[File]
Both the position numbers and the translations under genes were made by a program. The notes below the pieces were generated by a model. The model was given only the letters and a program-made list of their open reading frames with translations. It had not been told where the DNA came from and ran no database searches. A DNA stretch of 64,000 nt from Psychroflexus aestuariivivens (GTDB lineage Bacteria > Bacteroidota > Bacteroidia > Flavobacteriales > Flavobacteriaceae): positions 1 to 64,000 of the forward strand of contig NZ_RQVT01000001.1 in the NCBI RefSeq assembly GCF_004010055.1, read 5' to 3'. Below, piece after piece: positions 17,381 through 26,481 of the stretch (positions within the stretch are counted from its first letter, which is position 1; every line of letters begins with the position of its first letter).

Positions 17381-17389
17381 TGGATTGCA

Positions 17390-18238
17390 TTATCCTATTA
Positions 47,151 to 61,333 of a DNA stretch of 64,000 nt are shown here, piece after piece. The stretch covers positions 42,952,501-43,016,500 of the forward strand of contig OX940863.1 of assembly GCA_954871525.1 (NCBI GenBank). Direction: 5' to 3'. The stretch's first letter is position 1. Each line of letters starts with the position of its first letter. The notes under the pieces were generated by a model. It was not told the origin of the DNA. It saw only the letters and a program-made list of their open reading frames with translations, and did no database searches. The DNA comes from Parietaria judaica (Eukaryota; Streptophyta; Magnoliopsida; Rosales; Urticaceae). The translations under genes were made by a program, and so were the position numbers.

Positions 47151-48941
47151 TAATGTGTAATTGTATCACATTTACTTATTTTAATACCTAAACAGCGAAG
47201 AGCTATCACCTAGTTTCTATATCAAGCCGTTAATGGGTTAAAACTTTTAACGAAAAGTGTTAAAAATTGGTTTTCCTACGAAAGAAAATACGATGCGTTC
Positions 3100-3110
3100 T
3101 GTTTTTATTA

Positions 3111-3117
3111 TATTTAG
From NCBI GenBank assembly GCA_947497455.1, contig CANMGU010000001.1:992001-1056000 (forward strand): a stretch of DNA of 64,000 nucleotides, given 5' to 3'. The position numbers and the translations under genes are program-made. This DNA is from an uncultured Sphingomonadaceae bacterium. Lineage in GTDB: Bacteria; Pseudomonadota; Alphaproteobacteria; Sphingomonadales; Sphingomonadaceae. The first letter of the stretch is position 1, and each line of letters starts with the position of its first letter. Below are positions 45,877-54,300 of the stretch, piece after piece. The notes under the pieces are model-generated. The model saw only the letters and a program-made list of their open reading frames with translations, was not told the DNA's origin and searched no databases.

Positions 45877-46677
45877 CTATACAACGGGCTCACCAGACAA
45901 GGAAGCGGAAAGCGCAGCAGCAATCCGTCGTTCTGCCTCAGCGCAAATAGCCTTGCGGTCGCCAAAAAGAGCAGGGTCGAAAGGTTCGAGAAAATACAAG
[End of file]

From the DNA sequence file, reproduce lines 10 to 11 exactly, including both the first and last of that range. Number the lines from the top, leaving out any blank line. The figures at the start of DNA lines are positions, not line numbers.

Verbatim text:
Positions 3100-3110
3100 T